As a child, I took horseback riding lessons, which of course also required the purchase of boots and riding clothes. My parents took our family to Bowie Race Track where they spent money to get in, buy programs, bet on races, and buy food and drinks at concession stands. I worked at barns feeding horses and mucking stalls in exchange for more lessons and riding opportunities, an arrangement which still works well to this day for many stables to help them run their businesses. My parents eventually leased a horse for me, which required us to purchase tack, grooming equipment, and more. I even learned a bit about business as a teenager when I would ride my horse over to Allen Pond and collect a small fee for “pony rides” from park patrons.

I didn’t grow out of the horse phase in my adult years, and today my husband and I own three horses we board at Loftmar Stables in Bowie. In fact, the sole reason we bought the house was because it was adjacent to a stable. We pay for monthly board, riding lessons, vet bills, dentist bills, and farrier bills. We purchased a horse trailer at Cox Trailers in Clinton and buy gas to trailer our horses to local trail rides and to horse shows. We pay entry fees at shows and while there support local vendors. We regularly shop at Southern States in Upper Marlboro, Dover Saddlery and Maryland Saddlery in Crofton, and Bowen Farm Supply in Annapolis for equipment and supplies. We frequent Outback Leather in Laurel to have our horse blankets cleaned and repaired.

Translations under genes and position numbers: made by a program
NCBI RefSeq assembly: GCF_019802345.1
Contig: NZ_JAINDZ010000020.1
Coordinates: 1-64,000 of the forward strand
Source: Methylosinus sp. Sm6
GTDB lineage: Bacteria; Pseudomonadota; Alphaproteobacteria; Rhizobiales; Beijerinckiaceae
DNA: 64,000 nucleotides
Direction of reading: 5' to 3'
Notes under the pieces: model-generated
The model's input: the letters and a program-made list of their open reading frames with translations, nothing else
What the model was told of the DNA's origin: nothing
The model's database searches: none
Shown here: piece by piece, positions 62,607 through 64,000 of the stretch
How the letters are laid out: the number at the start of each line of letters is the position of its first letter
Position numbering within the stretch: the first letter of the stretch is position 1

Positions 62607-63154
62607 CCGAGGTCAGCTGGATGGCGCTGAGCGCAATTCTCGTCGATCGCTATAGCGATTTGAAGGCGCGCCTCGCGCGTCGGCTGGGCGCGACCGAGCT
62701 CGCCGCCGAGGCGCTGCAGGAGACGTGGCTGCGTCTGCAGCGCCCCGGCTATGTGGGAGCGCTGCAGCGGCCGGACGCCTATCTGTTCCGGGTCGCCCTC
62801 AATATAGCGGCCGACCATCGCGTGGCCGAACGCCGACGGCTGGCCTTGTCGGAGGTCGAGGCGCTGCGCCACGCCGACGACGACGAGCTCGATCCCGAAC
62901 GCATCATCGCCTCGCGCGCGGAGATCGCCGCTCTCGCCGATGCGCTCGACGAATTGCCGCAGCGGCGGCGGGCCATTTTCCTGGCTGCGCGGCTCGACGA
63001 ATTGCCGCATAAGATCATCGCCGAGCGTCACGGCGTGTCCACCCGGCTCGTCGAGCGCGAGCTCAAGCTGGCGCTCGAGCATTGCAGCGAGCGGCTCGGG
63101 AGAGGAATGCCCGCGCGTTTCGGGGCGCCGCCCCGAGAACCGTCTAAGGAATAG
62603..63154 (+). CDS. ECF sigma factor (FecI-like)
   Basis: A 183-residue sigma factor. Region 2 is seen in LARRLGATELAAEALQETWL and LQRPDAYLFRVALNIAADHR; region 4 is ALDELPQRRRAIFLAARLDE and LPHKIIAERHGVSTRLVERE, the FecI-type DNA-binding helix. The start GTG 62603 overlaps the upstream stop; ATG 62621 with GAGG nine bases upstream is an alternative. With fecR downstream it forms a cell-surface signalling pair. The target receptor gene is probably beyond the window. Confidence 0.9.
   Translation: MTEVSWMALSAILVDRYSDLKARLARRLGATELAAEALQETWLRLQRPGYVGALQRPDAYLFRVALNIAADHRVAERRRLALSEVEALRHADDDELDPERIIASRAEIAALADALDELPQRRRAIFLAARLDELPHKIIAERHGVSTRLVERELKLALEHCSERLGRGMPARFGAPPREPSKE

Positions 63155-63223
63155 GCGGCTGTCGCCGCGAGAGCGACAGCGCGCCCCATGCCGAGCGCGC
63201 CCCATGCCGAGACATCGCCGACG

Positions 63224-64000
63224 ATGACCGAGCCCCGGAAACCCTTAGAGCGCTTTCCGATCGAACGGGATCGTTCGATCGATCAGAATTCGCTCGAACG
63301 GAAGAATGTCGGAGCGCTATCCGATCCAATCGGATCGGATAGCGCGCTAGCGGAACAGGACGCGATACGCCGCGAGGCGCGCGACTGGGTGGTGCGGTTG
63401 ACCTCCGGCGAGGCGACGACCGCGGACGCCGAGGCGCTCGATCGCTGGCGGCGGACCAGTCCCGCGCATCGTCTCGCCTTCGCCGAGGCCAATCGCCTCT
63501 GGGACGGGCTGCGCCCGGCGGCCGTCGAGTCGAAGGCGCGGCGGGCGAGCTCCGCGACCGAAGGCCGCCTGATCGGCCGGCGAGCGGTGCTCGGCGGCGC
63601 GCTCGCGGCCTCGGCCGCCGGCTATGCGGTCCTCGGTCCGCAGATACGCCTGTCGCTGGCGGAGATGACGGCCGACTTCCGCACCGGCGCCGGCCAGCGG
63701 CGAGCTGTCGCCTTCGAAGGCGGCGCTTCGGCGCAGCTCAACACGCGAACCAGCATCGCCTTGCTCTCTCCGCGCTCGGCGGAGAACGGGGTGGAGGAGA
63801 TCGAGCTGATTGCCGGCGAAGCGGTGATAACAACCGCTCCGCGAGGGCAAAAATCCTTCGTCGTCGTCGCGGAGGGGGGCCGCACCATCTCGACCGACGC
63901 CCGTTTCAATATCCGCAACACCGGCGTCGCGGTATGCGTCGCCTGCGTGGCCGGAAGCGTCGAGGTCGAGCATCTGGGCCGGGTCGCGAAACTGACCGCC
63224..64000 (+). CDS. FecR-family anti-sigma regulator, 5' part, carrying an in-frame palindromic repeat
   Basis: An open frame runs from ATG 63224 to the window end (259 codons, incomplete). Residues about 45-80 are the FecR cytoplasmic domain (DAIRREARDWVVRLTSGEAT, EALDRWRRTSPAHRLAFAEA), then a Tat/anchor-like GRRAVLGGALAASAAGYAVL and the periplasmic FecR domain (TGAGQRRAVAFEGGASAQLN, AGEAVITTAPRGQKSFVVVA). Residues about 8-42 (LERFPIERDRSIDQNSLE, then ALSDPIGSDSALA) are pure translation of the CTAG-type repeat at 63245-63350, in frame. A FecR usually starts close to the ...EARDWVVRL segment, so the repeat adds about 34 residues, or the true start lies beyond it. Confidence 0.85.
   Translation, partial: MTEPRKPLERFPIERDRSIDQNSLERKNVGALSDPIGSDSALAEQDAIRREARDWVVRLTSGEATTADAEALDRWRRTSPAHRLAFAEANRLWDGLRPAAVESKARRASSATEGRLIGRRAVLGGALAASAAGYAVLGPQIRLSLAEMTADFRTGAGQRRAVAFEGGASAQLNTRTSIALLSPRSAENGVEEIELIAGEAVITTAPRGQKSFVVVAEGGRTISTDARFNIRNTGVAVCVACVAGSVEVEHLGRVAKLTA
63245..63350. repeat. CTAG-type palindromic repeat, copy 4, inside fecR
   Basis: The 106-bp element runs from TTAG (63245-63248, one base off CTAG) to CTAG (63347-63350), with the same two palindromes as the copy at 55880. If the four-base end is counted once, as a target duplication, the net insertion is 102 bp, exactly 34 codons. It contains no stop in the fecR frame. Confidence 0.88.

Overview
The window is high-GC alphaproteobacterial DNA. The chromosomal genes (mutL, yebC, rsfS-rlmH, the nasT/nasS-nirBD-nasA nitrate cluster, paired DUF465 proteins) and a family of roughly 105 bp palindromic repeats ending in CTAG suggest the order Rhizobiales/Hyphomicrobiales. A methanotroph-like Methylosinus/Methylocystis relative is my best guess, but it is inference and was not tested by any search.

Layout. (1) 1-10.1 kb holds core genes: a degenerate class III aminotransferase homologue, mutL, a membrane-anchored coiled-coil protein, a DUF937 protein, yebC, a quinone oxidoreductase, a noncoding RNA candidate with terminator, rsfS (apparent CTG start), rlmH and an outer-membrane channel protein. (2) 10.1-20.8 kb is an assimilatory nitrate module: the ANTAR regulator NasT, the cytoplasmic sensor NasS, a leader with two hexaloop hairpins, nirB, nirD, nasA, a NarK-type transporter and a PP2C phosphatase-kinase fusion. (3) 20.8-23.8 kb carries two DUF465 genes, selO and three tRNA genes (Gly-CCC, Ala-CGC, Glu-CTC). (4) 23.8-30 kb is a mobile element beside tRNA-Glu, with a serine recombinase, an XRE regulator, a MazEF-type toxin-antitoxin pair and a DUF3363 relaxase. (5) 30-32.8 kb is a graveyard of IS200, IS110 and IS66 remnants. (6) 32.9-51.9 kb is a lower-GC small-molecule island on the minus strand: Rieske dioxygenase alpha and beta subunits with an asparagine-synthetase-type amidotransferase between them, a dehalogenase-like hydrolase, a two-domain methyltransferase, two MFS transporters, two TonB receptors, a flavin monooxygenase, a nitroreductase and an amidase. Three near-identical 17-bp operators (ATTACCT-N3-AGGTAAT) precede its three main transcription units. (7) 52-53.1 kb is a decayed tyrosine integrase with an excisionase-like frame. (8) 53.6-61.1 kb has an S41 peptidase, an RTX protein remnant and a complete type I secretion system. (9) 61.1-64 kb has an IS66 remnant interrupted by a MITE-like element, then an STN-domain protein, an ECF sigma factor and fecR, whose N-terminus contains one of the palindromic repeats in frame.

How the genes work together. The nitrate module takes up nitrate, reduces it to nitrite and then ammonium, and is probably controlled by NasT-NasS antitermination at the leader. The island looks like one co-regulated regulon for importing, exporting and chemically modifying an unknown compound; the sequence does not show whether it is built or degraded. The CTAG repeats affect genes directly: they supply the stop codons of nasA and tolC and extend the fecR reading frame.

I continued the family tradition of attending horse races, and we entertain ourselves at Laurel Park, Pimlico, and Rosecroft Raceway and support their concessions. I am Secretary of the Maryland Horse Council and spend money travelling across the state to attend meetings and events. My husband and I are strong supporters of horse rescues and contribute money to help three Maryland horse rescues. I’ve authored two horse books and pay Maryland Sales and Use Tax on sales. I travel to schools and to book signings, and again, support those local economies while there.

The list goes on, but the point is the horse industry touches many segments and individuals in the economy that some might not ordinarily consider. My example is one, and there are an estimated 65,500 horse owners, employees, and volunteers in the state. Think about it the next time you see a horse trailer on the road…Maryland businesses are likely benefitting economically from that cargo. Horses are not just good for people with the horse habit, but for the many people supporting that habit through their local goods and services. Yes, Maryland is for Horses.